The novels Persuasion and Northanger Abbey were readied for the press by Henry, and published posthumously at the end of 1817 in a combined edition of four volumes. As with the earlier novels, Jane Austen's name did not appear on the title page (which simply says "By the author of ``Pride and Prejudice'', ``Mansfield Park'', &c"), but the work did contain a "Biographical Notice of the Author" by Henry, written in much as the same tone as the epitaph, which for the first time identified Jane Austen as the author.
There have been only two authentic surviving portraits of Jane Austen, both by her sister Cassandra, one of which is a back view! (A poor-quality greycale JPEG and a poor-quality color JPEG of this are available.) The other is a rather disappointing pen and wash drawing made about 1810 (a somewhat manipulated JPEG of this original sketch is available). The main picture of Jane Austen referenced at this site (JPEG) is a much more æsthetically pleasing adaptation of the same portrait, but should be viewed with caution, since it is not the original (for a more sentimentalized Victorian version of this portrait, see this image, and for an even sillier version of the portrait, in which poor Jane has a rather pained expression and is decked out in cloth-of-gold or something, see this image -- for some strange reason, it is this last picture which has been frequently used to illustrate popular media articles on Jane Austen). Here's the silliest version of this portrait ever.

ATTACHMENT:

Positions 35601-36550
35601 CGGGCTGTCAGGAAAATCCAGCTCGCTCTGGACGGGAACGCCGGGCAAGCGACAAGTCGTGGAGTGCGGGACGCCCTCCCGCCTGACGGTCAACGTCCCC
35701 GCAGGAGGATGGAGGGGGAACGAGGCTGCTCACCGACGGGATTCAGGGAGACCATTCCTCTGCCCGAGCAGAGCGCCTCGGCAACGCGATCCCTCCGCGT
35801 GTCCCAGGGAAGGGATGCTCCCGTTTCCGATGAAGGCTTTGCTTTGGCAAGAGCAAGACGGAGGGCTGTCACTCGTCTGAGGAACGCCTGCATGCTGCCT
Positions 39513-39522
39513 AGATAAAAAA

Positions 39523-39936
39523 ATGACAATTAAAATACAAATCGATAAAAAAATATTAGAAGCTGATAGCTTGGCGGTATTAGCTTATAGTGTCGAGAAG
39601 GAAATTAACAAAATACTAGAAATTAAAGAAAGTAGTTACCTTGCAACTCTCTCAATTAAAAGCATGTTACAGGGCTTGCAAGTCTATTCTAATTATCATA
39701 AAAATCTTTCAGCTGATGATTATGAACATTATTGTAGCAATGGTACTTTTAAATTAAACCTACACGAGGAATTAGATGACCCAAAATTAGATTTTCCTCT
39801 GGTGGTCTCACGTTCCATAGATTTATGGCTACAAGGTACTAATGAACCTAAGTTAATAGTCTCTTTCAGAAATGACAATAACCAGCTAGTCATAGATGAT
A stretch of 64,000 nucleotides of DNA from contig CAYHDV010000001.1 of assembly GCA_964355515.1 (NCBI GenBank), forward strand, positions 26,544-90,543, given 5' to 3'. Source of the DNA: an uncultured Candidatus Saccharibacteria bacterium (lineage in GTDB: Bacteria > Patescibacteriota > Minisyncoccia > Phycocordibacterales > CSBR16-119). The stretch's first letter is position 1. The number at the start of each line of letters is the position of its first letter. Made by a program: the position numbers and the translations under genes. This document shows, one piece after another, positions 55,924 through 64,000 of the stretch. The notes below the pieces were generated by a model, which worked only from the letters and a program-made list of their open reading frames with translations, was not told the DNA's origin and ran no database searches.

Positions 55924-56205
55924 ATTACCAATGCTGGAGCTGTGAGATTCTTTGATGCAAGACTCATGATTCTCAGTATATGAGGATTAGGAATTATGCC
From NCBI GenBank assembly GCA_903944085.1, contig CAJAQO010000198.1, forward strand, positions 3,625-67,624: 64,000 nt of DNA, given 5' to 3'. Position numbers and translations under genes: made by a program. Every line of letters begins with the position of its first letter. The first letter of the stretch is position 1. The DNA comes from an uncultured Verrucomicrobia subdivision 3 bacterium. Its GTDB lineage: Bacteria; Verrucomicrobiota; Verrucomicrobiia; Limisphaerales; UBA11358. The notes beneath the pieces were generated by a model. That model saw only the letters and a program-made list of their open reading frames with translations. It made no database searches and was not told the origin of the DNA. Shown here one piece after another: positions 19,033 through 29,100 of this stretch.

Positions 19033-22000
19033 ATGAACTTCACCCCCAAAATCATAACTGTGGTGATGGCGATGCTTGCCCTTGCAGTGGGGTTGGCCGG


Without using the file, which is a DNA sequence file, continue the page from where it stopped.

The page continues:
For a fun modern re-creation of the Jane Austen portrait, see the "Photograph" of Jane Austen lounging at a Hollywood poolside <JPEG> (as seen in Entertainment Weekly). See also a deliberately contemporized (but not silly) version of the portrait by Amy Bellinger. The silhouette included at the top of these files (if you have a graphic browser) is not actually known with certainty to be Jane Austen's. Here is another silhouette said to be of Jane Austen, taken from The Illustrated Letters of Jane Austen edited by Penelope Hughes-Hallett (formerly published as My Dear Cassandra: The Letters Of Jane Austen).
Silhouettes of Jane Austen's father and mother (that of her father apparently taken at a rather earlier age), a silhouette of Cassandra, and Cassandra's portrait of their niece Fanny Knight (JPEG) are also available.
In 1994, another portrait, claimed to be of Jane Austen, has been discovered among Mr. Clarke's papers, and published in a limited edition (this portrait was reportedly printed in the Daily Telegraph book section of Saturday, March 4 1995). Go to this site for more information (and a scanned image) of the portrait.
A picture of the Austen family coat of arms is also available (both the original greyscale and a rudimentary colorization). The heraldic "blazon" (description) is "Or, a chevron gules between three lions' gambs erect, erased sable armed of the second. Crest: on a mural crown or, a stag sejant argent, attired or." (Note that the ornamental winged child's head at the bottom of the heraldic shield is not actually part of the coat of arms.) The Latin motto, "QUI INVIDIT MINOR EST", can be translated as "Who(ever) envies (me) is lesser/smaller (than I)".
Go to Jane Austen's writings
Go to the top of this subdocument.
Go to Jane Austen's art
Go to Jane Austen info page table of contents
Go to Pride & Prejudice hypertext.
Picture of Jane Austen <JPEG>
Go to Map of places in Jane Austen's life